Unusually early melting of Greenland's ice sheet

Unusually early melting of Greenland's ice sheet

According to Danish Meteorological Institute (DMI), an early melt event over the Greenland ice sheet occurred this week, smashing by a month the previous records of more than 10% of the ice sheet melting. The melt was driven by warm air advected from the SW bringing rain along the coast.

Based on observation-initialized weather model run by DMI, almost 12% of the Greenland ice sheet had more than 1 mm of melt on Monday, April 11, 2016, following an early start to melting the previous day.

Since the former top 3 earliest dates for a melt area larger than 10% were previously all in May (May 5, 2010, May 8, 1990, May 8, 2006), DMI scientists were at first incredulous.

Peter Langen, a climate scientist at DMI, said they had to check that their models were still working properly. “Fortunately, we could see from the PROMICE.dk stations on the ice sheet that it had been well above melting, even above 10 °C (50 °F). This helped to explain the results.” 

“Even weather stations quite high up on the ice sheet observed very high temperatures on Monday,” said Robert Fausto, a scientist at GEUS who maintains PROMICE.dk melt data. “At KAN_U for example, a site at 1 840 m (6 036 feet) above sea level, we observed a maximum temperature of 3.1°C (37.58 °F). This would be a warm day in July, never mind April.” Other PROMICE stations in the network at lower levels had daily average temperatures between 5 and 10 °C (41 and 50 °F)

Similarly, around the coast of Greenland where DMI has climate records dating back to 1873, Greenland came close to setting a record temperature for the whole of Greenland in April. Kangerlussuaq measured a daily maximum of 17.8 °C (64.04 °F) and the DMI observation station at the Summit of Greenland set a new “warm” April record of -6.6°C (20.12 °F). “Everything is melting,” observed Nuuk resident Aqqaluk Petersen.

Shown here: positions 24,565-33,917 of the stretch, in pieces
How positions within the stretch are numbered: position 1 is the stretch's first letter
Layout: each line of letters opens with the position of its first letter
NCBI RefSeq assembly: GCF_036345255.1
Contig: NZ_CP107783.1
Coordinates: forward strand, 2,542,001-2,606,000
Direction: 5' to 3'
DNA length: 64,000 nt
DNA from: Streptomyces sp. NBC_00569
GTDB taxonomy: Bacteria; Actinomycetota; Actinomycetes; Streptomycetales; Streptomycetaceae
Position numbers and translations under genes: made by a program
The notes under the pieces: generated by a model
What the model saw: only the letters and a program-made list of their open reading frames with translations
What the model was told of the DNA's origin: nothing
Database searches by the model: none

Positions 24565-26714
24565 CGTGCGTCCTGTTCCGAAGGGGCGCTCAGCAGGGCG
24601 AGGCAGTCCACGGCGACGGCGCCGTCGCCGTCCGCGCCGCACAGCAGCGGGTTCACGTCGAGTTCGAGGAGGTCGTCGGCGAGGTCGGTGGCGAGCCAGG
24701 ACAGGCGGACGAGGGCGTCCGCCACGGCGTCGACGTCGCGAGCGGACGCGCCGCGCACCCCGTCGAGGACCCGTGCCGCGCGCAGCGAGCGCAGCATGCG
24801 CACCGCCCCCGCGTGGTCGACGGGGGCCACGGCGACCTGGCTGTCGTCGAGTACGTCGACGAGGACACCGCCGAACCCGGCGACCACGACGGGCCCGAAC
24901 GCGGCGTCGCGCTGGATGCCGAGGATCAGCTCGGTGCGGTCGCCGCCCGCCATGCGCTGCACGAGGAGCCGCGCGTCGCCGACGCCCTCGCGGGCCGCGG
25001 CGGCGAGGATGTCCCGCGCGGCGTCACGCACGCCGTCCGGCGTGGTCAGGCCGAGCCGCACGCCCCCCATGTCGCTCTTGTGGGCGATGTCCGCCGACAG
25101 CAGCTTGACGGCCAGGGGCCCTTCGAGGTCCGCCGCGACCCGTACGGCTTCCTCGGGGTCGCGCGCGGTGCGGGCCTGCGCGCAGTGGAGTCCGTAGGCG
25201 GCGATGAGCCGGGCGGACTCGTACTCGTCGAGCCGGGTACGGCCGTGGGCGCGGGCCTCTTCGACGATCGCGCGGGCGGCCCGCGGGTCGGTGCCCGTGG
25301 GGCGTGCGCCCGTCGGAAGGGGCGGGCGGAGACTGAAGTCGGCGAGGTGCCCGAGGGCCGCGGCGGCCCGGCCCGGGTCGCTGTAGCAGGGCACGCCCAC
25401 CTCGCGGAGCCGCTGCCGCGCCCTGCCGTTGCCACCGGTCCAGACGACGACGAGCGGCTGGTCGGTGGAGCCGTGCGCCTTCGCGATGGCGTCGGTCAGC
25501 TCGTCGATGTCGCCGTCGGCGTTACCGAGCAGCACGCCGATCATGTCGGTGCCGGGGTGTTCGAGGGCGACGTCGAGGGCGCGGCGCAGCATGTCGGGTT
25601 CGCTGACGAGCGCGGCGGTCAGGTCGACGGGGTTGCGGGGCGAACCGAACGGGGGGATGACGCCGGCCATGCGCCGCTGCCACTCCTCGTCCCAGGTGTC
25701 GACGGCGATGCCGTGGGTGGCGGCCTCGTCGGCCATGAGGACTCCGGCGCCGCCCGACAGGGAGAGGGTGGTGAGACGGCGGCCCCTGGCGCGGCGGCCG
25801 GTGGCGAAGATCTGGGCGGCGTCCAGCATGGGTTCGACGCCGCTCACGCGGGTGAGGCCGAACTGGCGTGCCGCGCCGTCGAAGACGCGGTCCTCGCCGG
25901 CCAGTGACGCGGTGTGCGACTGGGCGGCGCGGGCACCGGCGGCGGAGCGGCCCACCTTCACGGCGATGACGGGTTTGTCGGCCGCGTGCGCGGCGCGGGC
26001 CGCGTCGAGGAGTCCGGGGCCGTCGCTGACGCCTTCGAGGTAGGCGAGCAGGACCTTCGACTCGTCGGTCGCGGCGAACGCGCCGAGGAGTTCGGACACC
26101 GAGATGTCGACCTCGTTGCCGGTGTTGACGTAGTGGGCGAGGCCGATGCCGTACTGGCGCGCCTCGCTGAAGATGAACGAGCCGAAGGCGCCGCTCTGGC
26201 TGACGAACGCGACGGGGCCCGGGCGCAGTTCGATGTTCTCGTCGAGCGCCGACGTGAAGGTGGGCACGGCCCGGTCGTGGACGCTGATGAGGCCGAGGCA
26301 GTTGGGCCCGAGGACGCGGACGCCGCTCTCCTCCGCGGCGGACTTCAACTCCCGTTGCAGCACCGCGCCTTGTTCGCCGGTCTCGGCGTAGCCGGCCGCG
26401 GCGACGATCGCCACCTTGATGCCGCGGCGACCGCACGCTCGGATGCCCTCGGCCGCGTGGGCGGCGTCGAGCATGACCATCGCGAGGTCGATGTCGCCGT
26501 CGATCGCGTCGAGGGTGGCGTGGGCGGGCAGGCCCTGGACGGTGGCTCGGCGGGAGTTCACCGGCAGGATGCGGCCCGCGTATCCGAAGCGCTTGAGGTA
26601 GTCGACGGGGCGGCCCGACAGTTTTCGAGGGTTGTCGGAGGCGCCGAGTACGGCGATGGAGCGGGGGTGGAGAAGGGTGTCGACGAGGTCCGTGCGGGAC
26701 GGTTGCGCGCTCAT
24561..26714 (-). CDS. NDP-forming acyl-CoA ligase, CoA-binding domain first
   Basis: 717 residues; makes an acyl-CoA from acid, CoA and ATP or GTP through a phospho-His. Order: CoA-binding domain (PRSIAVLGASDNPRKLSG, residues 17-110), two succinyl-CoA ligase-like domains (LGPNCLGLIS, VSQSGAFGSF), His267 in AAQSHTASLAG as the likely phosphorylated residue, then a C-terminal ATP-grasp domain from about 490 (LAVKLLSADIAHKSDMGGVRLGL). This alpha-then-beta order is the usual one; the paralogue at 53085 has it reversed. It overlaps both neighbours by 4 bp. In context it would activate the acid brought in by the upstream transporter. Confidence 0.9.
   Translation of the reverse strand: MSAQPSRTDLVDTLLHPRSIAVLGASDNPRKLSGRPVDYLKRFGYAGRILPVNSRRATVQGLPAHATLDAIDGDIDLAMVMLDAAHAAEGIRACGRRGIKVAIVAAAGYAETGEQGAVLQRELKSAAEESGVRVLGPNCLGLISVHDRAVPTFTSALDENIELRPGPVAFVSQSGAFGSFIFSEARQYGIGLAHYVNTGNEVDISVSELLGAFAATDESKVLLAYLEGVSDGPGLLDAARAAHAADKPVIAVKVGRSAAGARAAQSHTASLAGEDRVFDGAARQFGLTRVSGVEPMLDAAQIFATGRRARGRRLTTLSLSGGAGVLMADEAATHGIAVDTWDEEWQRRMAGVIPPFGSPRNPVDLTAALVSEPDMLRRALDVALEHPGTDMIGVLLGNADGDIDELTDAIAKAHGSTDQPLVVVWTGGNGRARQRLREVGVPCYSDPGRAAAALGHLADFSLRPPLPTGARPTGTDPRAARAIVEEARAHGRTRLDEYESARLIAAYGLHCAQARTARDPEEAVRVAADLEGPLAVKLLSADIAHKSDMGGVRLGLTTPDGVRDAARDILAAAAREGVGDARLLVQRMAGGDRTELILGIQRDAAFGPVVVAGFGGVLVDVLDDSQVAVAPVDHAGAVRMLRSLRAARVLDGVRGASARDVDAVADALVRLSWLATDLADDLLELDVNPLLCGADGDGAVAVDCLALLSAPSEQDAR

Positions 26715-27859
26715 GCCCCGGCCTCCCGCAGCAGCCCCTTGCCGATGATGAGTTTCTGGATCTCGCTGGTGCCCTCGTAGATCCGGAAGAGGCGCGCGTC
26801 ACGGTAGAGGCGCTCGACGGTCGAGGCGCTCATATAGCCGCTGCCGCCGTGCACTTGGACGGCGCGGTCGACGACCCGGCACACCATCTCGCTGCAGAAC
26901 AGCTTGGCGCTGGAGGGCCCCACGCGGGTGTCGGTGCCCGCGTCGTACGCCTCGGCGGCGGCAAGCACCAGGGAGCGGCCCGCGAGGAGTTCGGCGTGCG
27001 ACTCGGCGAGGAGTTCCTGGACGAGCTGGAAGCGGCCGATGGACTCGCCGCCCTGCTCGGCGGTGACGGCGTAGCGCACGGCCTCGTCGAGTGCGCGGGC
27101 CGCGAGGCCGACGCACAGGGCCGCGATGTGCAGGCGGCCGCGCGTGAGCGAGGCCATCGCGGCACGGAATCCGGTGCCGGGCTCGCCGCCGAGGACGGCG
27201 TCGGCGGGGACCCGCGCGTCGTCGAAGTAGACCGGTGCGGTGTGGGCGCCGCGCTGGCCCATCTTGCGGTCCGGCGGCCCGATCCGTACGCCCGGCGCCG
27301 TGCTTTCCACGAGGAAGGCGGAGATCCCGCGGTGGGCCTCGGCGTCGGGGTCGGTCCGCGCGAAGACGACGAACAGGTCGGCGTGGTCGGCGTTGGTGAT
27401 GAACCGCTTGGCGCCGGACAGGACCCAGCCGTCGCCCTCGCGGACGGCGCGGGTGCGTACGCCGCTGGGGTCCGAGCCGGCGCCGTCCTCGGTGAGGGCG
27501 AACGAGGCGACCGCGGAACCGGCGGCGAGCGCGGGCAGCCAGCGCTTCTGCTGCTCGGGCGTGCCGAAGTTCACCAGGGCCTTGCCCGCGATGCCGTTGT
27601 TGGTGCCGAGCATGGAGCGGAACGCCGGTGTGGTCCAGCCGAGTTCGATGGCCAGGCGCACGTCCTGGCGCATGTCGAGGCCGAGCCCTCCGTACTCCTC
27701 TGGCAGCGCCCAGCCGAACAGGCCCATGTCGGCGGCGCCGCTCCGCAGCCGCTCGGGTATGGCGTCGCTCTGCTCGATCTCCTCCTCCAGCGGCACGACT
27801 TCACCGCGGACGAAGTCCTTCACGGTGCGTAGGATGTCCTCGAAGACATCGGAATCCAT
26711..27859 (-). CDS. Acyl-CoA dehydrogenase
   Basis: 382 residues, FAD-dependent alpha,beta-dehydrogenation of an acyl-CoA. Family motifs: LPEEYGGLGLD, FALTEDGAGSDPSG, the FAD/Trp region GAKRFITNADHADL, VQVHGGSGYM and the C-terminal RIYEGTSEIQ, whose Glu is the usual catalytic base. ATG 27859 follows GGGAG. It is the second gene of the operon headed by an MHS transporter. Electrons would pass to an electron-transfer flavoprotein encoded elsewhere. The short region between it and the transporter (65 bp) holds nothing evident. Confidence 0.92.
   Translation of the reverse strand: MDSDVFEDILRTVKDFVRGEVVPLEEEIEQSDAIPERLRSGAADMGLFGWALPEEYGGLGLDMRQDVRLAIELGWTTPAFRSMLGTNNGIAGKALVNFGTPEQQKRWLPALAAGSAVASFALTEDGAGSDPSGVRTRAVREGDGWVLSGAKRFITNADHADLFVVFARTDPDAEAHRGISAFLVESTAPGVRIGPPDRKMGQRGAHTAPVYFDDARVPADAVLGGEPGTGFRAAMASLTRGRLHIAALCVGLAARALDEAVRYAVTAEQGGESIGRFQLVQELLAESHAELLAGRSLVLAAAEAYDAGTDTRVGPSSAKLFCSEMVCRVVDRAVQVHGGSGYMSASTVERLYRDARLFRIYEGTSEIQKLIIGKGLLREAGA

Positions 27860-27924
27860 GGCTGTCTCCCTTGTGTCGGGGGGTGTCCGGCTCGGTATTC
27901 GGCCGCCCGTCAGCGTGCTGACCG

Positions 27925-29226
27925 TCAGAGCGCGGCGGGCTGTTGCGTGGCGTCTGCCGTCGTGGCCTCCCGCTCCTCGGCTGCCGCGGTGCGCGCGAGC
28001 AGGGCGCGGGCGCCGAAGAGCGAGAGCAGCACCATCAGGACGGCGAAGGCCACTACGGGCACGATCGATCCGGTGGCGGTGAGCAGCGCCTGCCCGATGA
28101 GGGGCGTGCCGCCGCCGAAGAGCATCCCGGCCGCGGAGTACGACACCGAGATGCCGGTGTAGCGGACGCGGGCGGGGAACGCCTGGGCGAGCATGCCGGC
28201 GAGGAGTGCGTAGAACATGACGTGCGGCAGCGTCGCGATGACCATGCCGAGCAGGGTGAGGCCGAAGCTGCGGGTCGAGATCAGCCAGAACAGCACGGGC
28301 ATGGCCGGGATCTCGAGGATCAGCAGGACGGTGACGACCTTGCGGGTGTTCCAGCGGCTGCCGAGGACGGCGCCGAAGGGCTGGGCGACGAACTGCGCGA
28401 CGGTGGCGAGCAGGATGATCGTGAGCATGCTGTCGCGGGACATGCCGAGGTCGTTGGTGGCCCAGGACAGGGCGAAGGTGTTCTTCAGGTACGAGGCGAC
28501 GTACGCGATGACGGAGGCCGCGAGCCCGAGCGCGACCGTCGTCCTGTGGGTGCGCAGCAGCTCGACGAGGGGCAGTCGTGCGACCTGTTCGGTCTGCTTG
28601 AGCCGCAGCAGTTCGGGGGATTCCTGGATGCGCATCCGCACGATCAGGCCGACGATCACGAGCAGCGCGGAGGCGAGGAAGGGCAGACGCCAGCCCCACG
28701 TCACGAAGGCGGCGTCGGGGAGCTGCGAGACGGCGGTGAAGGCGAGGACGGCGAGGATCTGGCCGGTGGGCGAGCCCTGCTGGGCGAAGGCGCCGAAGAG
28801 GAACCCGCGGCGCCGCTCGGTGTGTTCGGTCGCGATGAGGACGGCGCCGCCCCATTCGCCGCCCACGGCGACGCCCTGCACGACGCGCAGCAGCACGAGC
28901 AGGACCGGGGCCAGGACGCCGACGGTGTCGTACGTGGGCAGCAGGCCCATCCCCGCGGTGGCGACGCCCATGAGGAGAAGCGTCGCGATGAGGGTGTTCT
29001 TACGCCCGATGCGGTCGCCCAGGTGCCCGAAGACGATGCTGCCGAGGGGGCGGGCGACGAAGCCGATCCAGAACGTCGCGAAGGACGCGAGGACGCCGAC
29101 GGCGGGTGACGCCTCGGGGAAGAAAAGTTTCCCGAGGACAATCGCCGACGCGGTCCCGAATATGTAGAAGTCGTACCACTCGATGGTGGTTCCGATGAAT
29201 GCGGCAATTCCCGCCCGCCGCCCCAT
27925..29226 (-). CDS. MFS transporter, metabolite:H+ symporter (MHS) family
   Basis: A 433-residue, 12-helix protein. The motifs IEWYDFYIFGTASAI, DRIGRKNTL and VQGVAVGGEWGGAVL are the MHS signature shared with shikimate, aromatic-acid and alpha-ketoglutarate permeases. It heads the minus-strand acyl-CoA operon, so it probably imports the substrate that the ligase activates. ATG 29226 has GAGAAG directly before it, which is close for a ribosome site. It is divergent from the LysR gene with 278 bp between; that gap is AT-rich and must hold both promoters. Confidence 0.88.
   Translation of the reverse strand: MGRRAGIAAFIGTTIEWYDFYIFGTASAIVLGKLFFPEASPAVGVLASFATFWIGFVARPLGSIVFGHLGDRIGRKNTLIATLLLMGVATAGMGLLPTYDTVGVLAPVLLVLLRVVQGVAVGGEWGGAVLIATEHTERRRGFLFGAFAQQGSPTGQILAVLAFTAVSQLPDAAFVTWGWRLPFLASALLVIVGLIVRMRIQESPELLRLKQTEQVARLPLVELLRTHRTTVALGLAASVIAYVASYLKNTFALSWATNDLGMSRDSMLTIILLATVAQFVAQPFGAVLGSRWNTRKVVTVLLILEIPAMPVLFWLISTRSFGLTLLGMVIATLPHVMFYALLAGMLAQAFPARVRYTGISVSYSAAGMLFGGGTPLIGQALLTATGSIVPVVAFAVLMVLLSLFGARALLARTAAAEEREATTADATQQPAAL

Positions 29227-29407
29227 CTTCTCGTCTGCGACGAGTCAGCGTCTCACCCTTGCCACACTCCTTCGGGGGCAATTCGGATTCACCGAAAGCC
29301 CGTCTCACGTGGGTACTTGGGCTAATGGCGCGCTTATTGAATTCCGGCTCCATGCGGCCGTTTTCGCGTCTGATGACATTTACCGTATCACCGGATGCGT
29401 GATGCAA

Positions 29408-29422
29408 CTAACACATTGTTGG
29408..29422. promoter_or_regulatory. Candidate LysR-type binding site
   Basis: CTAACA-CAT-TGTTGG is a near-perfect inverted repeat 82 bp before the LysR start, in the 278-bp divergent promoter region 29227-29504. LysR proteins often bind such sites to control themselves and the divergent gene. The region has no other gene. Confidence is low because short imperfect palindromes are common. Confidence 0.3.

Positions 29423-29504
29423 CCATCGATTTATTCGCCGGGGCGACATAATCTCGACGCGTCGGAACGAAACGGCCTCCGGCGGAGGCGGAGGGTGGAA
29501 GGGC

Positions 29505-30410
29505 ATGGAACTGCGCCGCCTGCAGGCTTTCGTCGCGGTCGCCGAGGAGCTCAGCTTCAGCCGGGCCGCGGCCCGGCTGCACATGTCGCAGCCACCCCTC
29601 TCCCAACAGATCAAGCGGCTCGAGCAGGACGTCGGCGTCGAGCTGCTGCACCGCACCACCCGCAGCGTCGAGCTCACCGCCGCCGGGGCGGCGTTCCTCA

Left: Maps showing areas where melting has taken place within the last two days. Right: The percentage of the total area of the ice where the melting occurred from January 1 until 11th May (in blue). The dark grey curve represents the 1990-2013 average. The grey shaded area represents the year to year variation for each day. Credit: DMI

The melt was driven by warm air advected from the SW bringing rain along the coast, similar to an extreme melt event in 2012. 

Martin Stendel, a climate scientist at DMI explains:

“It is a very unusual situation, especially so early in the year, with very cold air and deep low pressures system to the west and east of Greenland and very warm air forming a “cap” over the island. This helped to force a frontal system with very warm air up the west coast bringing rain over the ice sheet. A freezing level of 2.4 km (1.49 miles) over Narsarsuaq is highly unusual (compare to Portugal), as is a 500 hPa height of almost 5 760 m (18 897 feet), a value typically observed in the subtropics – in summer. The very cold weather by contrast in north eastern Greenland is exactly what we would expect with this pattern.”

Air / Wind+Temp @ 1000 hPa on April 11, 2016. Credit: Earth.NullSchool.net

Weather forecasters Marie Rasmussen and Jesper Eriksen at DMI expect the situation over Greenland to gradually cool over most of the island this week, though a new frontal system from Thursday (April 14) may again cause widespread melt, especially in the south.

Source: PolarPortal.dk

Featured image: Air / Wind+Temp @ 1000 hPa on April 11, 2016. Credit: Earth.NullSchool.net


alex000 1 year ago

The Greenland ice sheet is melting from below, caused by a high heat flow from the mantle into the lithosphere. This influence is very variable spatially and has its origin in an exceptionally thin lithosphere. Consequently, there is an increased heat flow from the mantle and a complex interplay between this geothermal heating and the Greenland ice sheet. Climate change no, underground volcanic activity yes!

Rudy Haugeneder 1 year ago

Wonder what summer will bring?

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